Over the long weekend I caught an episode of the podcast Without Fail hosted by Alex Blumberg. His guest was Ron Johnson. If you’re a loyal reader of this blog then Ron Johnson might be a familiar name to you. He was the brains behind the iconic Apple Stores and their Genius Bars. He also had a notable public failure at JC Penney’s. I wrote about that in early 2012 and included the story in my book: Will J.C. Penney’s New Business Strategy Positively Influence Sales?
I didn’t know much about Johnson but found myself liking him as he talked about his experiences at Apple and Penney’s. I liked him even more when he spoke about his latest venture, Enjoy, a company that’s committed to reinventing the shopping experience. What I appreciated was that he said one of the cultural pillars of Enjoy is kindness. He told listeners Enjoy hires for kindness and trains the technical aspects of the job.
What is Kindness and Can You Measure It?
I love the premise but wondered how you would hire for kindness? Your definition of kind could be very different than mine or someone else’s. Many years ago, I learned the importance of defining words, especially within an organization’s culture. It’s critical that everyone understands what’s meant when someone talks about going on a sales call, providing great customer experience or treating people with kindness. Only once you’ve defined something can you train people and hold them accountable.
When it comes to how I treat other people I hold this thought in my mind: How would I want someone to treat my mother or father, brother or sister, spouse, son or daughter?
For most of us that encompasses the closest relationships we have. However you’d want someone to treat those you love the most – service, kindness, respect, gratitude, etc. – that’s probably how you should treat others. I would venture to say, if we all adopted that frame of mind we’d treat each other better and the world would be a better place.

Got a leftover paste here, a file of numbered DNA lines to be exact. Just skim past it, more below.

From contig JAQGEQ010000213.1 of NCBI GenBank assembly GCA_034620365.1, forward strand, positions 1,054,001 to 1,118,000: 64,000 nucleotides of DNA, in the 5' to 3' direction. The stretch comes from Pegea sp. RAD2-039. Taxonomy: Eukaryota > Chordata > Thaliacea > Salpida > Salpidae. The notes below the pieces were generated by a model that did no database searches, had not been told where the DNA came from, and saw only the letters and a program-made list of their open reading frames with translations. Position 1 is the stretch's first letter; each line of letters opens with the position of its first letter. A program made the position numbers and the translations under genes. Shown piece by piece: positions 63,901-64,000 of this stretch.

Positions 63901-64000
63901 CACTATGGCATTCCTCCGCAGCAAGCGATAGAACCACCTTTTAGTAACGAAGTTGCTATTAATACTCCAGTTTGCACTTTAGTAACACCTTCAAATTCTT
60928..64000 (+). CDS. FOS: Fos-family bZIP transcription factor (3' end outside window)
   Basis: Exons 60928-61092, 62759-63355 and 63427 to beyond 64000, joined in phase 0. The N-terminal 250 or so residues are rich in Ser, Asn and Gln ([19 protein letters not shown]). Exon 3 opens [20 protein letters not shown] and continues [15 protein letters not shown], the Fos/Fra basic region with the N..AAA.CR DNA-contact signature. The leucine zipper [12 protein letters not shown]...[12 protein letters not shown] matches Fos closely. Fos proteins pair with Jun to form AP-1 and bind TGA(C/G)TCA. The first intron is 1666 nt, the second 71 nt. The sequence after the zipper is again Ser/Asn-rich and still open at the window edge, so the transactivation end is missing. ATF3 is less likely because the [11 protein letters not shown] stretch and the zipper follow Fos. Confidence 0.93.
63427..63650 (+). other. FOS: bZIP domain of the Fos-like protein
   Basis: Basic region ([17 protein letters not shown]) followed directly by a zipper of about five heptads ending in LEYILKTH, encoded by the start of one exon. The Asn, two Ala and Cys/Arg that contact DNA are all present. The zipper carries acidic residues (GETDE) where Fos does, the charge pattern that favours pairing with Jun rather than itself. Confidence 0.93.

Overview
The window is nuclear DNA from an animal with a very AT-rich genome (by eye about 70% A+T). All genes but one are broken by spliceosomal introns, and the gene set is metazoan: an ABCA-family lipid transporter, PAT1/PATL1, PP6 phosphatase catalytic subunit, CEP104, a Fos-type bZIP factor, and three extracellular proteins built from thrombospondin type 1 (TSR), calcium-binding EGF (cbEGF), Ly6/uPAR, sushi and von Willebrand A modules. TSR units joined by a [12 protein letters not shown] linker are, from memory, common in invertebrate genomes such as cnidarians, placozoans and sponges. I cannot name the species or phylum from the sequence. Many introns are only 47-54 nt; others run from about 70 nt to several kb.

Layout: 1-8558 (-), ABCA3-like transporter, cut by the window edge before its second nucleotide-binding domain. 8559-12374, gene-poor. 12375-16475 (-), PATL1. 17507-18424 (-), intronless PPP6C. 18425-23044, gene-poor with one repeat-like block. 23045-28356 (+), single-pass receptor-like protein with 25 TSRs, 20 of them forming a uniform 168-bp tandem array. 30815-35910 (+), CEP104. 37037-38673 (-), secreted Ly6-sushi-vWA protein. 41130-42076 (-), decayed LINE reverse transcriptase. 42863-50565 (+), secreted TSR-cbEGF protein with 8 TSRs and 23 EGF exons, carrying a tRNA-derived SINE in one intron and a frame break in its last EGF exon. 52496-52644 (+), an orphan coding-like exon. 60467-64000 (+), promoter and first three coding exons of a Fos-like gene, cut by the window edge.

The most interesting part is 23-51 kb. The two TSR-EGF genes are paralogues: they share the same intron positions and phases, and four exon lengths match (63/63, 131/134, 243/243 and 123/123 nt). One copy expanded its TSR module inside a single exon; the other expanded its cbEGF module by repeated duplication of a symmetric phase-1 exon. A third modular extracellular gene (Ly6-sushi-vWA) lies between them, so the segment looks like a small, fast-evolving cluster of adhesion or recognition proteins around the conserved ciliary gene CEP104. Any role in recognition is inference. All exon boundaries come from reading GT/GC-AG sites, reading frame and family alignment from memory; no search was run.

When it comes to kindness I can offer two things to focus on to ensure people are doing a better job in this area: liking and reciprocity.
Like the People You Serve
The principle of liking tells us it’s easier the say yes to people we know and like. Most of the time we focus on liking to make it easier for someone to do what we want. But, engaging this principle to like the person you’re interacting with will help you be kinder. After all, I’m willing to bet it’s easier for you to naturally be nice to people you know and like.
If you’re a leader you probably want tangible ways to measure this. Simply ask your people what they’re doing to connect on what they have in common with customers. Teach them questions they can ask to make this happen naturally and quickly.
Another focus would be compliments. Make it a priority for your folks to look for the good in people and catch them doing good. Once they’ve noticed something good, have them pay genuine compliments. This too makes it easier for people to be kind.
Be a Giver
The other principle to engage is reciprocity. Go out of your way to do something kind to help people. They’ll feel good about you and be more likely to do whatever you need in return.
But, something else is taking place when you do good for another person. That rationalization machine we call a brain will generate reasons why your actions were right and that the other person deserved to be treated well. The more you believe someone, customers and coworkers, deserves to be treated well, the more likely you are to treat them well.
Culture isn’t just a bunch of words a company puts on a poster board. Ultimately culture is the experience customers and employees have with your organization. That experience comes primarily from the interactions with your employees. That means how employees behave matters a lot!
Liking and reciprocity, when engaged correctly with the right mindset, become self-reinforcing when it comes to kindness.
Liking and reciprocity can be measured by the actions they promote. Train people to those appropriate behaviors and kindness can become a cultural pillar for your organization.
Brian Ahearn, CMCT®, is the Chief Influence Officer at Influence PEOPLE, LLC. An author, TEDx speaker, international trainer, coach and consultant, he’s one of only 20 people in the world personally trained by Robert Cialdini, Ph.D., the most cited living social psychologist on the planet on the science of ethical influence.
Brian’s book, Influence PEOPLE: Powerful Everyday Opportunities to Persuade that are Lasting and Ethical, was name one of the 100 Best Influence Books of All Time by Book Authority. His LinkedIn Learning courses on sales and coaching have been viewed by more than 100,000 people around the world.